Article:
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How Does Pregnancy Affect Asthma?

Well, first of all, congratulations on your pregnancy! I have so many friends and family members that are not able to have children, that I see any pregnancy as a small miracle!

As a mom of three (all of whom inherited my allergies and asthma), I know that any pregnancy (and recovering) can be an adventure. Add a little asthma to the mix, and things can get interesting!

Doctors are learning that asthma is different for everyone. I recently heard an asthma specialist say:

“If you have seen one case of asthma…you have seen one case of asthma.”

I see this in my family – my three adult children and I all have different asthma triggers and we take different inhalers for asthma.

Asthma changes during pregnancy

That can vary too. Allergy and Asthma Foundation of America (AAFA) says:

  • 1/3 of women will see their asthma get worse
  • 1/3 of women will see their asthma stay the same
  • 1/3 of women will see their asthma get better

Most women worry about taking medicine when they are pregnant. How will it affect my baby? Doctors know that if the mom’s asthma isn’t well-controlled, she has less oxygen in her blood – which means less oxygen for the baby. That could affect the baby’s growth and survival.

So, what if your asthma flares up while pregnant?

As with any other times your asthma flares up, a quick call to your doctor is needed. Avoiding your asthma triggers is important, as is looking at the inhaler you are using now. Do you need a higher dose? Different inhaler?

This asthma medication poster shows how many asthma treatments are available. Look at that rainbow of colored inhalers!

There are plenty of options out there – some are dry powder inhalers, some have a propellant. Make sure you find the right medicine for you!

Controlling asthma during delivery

Experts say being well-controlled will also help during delivery – because asthma attacks rarely happen if the mom’s asthma is well-controlled. It can also make it easier for you to do breathing techniques while in labor.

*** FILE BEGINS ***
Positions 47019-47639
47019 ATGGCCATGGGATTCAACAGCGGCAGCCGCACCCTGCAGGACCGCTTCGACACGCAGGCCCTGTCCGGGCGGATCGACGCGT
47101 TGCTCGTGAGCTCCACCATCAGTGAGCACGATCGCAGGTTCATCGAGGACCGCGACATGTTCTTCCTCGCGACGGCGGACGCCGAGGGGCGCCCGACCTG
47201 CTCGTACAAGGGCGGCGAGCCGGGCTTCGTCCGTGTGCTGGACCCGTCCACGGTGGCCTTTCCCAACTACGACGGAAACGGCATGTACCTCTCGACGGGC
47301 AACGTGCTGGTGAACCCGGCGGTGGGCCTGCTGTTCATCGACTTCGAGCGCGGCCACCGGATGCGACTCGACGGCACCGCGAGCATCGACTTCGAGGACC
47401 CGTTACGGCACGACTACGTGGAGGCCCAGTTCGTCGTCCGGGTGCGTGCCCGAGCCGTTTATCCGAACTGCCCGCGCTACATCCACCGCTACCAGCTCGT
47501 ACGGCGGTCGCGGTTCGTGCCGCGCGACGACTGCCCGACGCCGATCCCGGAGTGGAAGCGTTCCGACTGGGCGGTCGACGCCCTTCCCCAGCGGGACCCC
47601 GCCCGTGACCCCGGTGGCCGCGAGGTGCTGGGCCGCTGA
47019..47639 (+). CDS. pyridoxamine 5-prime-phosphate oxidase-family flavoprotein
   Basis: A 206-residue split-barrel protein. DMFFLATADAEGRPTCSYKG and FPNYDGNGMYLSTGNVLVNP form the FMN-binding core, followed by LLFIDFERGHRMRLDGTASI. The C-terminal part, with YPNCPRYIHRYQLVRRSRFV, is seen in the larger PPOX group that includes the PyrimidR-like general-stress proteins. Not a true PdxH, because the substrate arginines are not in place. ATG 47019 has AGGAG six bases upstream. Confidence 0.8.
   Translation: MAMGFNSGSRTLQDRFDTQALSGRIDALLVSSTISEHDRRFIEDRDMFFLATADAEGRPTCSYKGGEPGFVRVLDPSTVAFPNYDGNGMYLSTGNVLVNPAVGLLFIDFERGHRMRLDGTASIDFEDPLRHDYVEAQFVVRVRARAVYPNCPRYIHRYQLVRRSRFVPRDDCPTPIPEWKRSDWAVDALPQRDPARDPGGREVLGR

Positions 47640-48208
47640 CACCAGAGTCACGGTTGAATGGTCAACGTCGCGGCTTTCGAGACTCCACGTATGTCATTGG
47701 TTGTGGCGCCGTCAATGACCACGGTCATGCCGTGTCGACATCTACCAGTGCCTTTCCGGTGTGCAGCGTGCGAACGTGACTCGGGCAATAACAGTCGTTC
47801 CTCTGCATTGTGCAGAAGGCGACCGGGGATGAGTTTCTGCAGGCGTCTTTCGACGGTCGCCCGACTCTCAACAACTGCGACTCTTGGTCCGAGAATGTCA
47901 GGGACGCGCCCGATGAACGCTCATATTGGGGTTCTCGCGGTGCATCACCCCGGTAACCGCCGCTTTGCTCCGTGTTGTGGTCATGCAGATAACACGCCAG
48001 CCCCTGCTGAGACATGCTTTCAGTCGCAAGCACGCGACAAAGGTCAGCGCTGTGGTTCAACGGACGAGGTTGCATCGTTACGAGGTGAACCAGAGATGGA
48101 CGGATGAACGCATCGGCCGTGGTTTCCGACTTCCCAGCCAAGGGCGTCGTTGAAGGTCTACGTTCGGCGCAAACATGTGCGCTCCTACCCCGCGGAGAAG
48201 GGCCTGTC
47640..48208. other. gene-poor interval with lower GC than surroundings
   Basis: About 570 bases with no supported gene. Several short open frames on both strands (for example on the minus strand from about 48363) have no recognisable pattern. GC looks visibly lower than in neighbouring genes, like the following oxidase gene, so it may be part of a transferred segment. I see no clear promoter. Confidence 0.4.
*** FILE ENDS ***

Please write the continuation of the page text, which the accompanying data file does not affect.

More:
And once you deliver, AAFA says:

“Most women with asthma whose symptoms changed in any way during pregnancy will return to their pre-pregnancy condition within three months after giving birth.”

I know that pregnancies can seem to go on forever, but there is an end in sight. And isn’t that cute little bundle of joy worth it?

This article represents the opinions, thoughts, and experiences of the author; none of this content has been paid for by any advertiser. The Asthma.net team does not recommend or endorse any products or treatments discussed herein. Learn more about how we maintain editorial integrity here.

Comments

  • Shellzoo
    2 weeks ago

    Add to that an expanding uterus pushing toward the diaphragm and a pregnant woman toward the end of the pregnancy can feel breathless. I am sure this does not help when you have asthma too and is another reason to have good asthma control when pregnant.

  • John Bottrell, RRT moderator
    2 weeks ago

    So true, what you say. Another good reason for asthma doctors to monitor their asthmatic patients more closely during pregnancy. John. Site Moderator.

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